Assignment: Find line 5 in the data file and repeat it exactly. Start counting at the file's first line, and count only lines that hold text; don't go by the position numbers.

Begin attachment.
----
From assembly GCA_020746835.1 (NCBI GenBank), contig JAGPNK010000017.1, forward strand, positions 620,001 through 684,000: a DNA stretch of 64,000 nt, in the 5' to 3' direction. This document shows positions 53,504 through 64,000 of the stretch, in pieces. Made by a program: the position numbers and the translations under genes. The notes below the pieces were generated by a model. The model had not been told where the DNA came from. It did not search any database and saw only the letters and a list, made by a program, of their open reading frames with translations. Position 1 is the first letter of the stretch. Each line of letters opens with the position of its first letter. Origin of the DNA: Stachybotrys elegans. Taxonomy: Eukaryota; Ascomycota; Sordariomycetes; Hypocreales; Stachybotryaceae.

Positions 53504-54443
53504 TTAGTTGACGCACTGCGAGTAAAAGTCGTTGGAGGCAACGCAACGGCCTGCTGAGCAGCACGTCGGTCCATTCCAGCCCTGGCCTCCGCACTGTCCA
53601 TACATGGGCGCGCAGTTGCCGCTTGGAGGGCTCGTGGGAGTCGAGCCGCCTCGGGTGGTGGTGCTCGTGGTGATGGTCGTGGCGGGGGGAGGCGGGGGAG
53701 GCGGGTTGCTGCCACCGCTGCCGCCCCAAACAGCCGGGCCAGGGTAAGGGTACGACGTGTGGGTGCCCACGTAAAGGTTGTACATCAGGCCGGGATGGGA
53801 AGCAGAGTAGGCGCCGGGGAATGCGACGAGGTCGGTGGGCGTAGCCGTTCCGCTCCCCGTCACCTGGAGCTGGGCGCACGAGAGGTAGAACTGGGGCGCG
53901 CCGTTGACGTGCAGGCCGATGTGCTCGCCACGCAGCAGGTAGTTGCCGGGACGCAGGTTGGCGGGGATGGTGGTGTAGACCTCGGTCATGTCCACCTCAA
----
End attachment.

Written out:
53701 GCGGGTTGCTGCCACCGCTGCCGCCCCAAACAGCCGGGCCAGGGTAAGGGTACGACGTGTGGGTGCCCACGTAAAGGTTGTACATCAGGCCGGGATGGGA